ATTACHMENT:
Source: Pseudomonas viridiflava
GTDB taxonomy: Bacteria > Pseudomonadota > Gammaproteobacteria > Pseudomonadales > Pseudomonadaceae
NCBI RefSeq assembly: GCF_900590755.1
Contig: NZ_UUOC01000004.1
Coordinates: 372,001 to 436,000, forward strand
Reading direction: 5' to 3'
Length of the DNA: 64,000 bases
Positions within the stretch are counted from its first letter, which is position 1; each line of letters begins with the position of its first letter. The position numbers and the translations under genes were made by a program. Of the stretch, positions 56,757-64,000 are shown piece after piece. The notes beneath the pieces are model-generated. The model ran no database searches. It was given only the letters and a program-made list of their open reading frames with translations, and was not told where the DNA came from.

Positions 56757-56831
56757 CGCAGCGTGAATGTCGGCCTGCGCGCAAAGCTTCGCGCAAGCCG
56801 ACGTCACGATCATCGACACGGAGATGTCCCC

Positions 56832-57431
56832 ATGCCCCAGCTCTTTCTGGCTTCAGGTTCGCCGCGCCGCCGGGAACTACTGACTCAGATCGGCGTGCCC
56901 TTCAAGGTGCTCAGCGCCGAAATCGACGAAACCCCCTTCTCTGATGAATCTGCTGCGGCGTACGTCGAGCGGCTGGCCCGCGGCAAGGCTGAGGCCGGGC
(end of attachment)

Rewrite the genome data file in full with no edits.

Source: Pseudomonas viridiflava
GTDB taxonomy: Bacteria > Pseudomonadota > Gammaproteobacteria > Pseudomonadales > Pseudomonadaceae
NCBI RefSeq assembly: GCF_900590755.1
Contig: NZ_UUOC01000004.1
Coordinates: 372,001 to 436,000, forward strand
Reading direction: 5' to 3'
Length of the DNA: 64,000 bases
Positions within the stretch are counted from its first letter, which is position 1; each line of letters begins with the position of its first letter. The position numbers and the translations under genes were made by a program. Of the stretch, positions 56,757-64,000 are shown piece after piece. The notes beneath the pieces are model-generated. The model ran no database searches. It was given only the letters and a program-made list of their open reading frames with translations, and was not told where the DNA came from.

Positions 56757-56831
56757 CGCAGCGTGAATGTCGGCCTGCGCGCAAAGCTTCGCGCAAGCCG
56801 ACGTCACGATCATCGACACGGAGATGTCCCC

Positions 56832-57431
56832 ATGCCCCAGCTCTTTCTGGCTTCAGGTTCGCCGCGCCGCCGGGAACTACTGACTCAGATCGGCGTGCCC
56901 TTCAAGGTGCTCAGCGCCGAAATCGACGAAACCCCCTTCTCTGATGAATCTGCTGCGGCGTACGTCGAGCGGCTGGCCCGCGGCAAGGCTGAGGCCGGGC